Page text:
Vendor Risk Management (VRM), also referred to as Supply Chain Risk Management (SCRM), is the process of managing third-party products and services. VRM ensures that the outsourcing of key business functions, such as IT, does not result in disruption of business operations. As we continue to move into the cloud and companies continue to rely on other partners for key functions, they must understand and manage the risks external entities pose to their organization.
The concept of a VRM program is not new, but it continues to be a challenge for almost all organizations. Managing the supply chain becomes more difficult as the organization grows, becomes more complex, and the reliance on outside vendors becomes a necessity. With the growth of both complexity and necessity, it becomes even more important to manage the risk that vendors pose to your organization. Depending on your organization, the risk vendors pose can range from minimal to catastrophic should an event occur.
Not an Exact Science
Even with the most stringent VRM program, you cannot prevent all risks that a vendor poses to your organization. Case in point SolarWinds. I’m sure all of you have heard of the SolarWinds breach and media frenzy that followed, but for those of you that did not, here is a short synopsis.
SolarWinds is a technology company that sells network monitoring software. At the end of 2020, it was discovered that hackers were able to gain access to the SolarWinds update servers as far back as 2019, compromise the updates that were being sent to its customers and, by proxy, compromise the customers as well. In this situation, not only was SolarWinds compromised but so were many of SolarWinds’ customers. The list of customers affected by the SolarWinds compromise is extensive and includes many Fortune 100 companies and US Government agencies. What does VRM have to do with the SolarWinds breach? It can be assumed that many, if not all, of these organizations have a VRM program in place and were still affected by this compromise, so a VRM program alone cannot prevent all risks from third-party vendors. VRM cannot completely remediate vendor risk, but when VRM is combined with other security tools, processes, and procedures, it can significantly reduce the risk. In the case of the SolarWinds compromise, there is little that could have been done to prevent this situation due to the complexity and nature of the compromise.
The Key to VRM
Implementing a VRM program is not as simple as asking questions and implementing new processes and procedures. Depending on the size of the organization and the number of third-party vendors, a VRM program can be quite an undertaking. Below are a few items that may help you implement a VRM program.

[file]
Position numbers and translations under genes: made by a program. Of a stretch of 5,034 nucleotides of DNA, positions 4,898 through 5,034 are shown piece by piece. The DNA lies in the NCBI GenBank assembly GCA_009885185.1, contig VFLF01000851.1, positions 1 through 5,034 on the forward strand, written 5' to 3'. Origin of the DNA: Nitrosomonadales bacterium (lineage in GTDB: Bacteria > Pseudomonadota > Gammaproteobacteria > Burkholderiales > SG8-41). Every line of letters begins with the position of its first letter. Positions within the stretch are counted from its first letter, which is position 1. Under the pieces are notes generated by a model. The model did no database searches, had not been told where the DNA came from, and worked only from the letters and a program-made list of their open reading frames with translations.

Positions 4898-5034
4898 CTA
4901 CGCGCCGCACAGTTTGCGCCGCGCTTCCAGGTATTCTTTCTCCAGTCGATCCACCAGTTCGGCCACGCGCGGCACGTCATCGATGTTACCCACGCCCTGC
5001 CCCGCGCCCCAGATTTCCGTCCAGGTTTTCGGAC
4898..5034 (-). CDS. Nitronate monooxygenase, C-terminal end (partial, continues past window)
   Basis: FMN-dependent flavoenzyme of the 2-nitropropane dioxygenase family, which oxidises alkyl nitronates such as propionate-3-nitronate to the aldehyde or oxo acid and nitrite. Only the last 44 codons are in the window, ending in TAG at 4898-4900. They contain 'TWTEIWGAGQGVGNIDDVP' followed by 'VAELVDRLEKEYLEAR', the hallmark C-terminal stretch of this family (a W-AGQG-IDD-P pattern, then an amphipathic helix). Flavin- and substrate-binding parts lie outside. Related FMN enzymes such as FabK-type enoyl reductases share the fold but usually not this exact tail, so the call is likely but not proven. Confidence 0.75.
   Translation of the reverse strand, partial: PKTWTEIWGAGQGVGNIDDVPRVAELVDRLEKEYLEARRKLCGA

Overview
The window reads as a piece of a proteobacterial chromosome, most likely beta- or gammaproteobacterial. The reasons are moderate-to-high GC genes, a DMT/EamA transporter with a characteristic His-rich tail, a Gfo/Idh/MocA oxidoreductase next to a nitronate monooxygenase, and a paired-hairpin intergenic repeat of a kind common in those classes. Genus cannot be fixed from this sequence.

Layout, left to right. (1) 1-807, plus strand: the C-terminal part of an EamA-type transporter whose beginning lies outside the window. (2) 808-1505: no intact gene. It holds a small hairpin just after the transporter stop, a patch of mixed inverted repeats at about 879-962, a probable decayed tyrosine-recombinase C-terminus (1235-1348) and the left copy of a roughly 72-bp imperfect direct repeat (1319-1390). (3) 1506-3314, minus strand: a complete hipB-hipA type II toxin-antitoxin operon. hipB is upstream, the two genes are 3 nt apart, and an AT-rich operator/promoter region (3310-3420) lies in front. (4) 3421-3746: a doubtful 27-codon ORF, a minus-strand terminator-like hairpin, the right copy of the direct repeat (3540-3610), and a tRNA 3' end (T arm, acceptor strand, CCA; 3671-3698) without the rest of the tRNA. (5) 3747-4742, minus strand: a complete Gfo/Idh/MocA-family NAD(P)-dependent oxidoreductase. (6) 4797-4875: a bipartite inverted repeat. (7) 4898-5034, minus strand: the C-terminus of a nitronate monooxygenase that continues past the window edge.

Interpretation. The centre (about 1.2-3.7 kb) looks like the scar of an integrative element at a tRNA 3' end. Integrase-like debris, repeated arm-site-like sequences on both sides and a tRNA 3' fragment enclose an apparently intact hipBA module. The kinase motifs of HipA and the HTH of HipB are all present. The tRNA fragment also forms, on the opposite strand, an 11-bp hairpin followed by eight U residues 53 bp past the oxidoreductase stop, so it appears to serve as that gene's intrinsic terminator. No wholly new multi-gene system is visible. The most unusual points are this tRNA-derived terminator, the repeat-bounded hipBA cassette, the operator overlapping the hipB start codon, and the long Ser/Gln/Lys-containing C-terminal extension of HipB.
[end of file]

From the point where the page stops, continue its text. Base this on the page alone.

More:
- Develop a policy
- As with everything security, a good VRM program begins with a policy to guide the program.
- This policy will be a high-level guide for your VRM and provide guidance for how VRM will be addressed
- Implement a Vendor Selection Process
- Thoroughly vetting each vendor is critical to a VRM program. It is essentially weeding out the vendors that do not meet the security standards of your organization
- During this stage, an RFP may be issued
- Vendor comparison and proof of concepts will take place at this stage
- The risk assessment should be complete at this point
- Establish Contractual Standards. Contracts should:
- Clearly define the Scope of Services provided by the vendor
- Clearly define Service Level Agreements (SLA)
- Clearly define communication expectations for security incidents and data breaches
- Periodic Due Diligence – Reviewing your existing vendors
- Simply by establishing a VRM you have taken the first step to perform Due Diligence
- Make a list of vendors include points of contact and contract expiry information
- Review vendor financial statements when they are released. Poor financial statements tell a story
- Request and review vendor SOC reports
- Complete annual risk assessments
- Internal Risk Management and Audit Process
- Perform your own risk assessment and include your vendors in that assessment
- Leadership acceptance
- Leadership must understand the need for the VRM program and its importance to the organization
- Leadership must also understand that the vendor selection process is not quick or simple
Vendor Management - Conclusion
VRM programs are not a fail-safe against a compromise or breach. That’s why we stress the importance of combining your VRM with other security tools, processes, and procedures to reduce your risk. A VRM program will also address the risk of external vendors and hold your vendors accountable should an event occur. Cybercriminals are only getting more advanced as time goes on, so we must always ensure we’re one step ahead of them.
Written by Nathan Rice
Nate has fifteen years of IT experience spanning a variety of domains with a focus in defensive security. Nate currently holds the following certifications: CEH, CompTia Security+ and CompTia A+. Prior to TechGuard Security, Nate was a Senior IT Security Engineer at a Fortune 100 organization. As a Security Engineer, Nate focused on new technology integration and implementation. Along with a variety of application administration roles in security operations, his past project work includes, Implementation of a DLP Program, Single Sign On Program and Multifactor Authentication. At TechGuard Security, Nate conducts audit control assessments, penetration tests, vulnerability assessments and social engineering exercises. Nate’s focus is on customer service and support, as well as providing customer solutions to complex IT security challenges. When not working or studying Nate enjoys being outdoors and spending time with his wife and kids.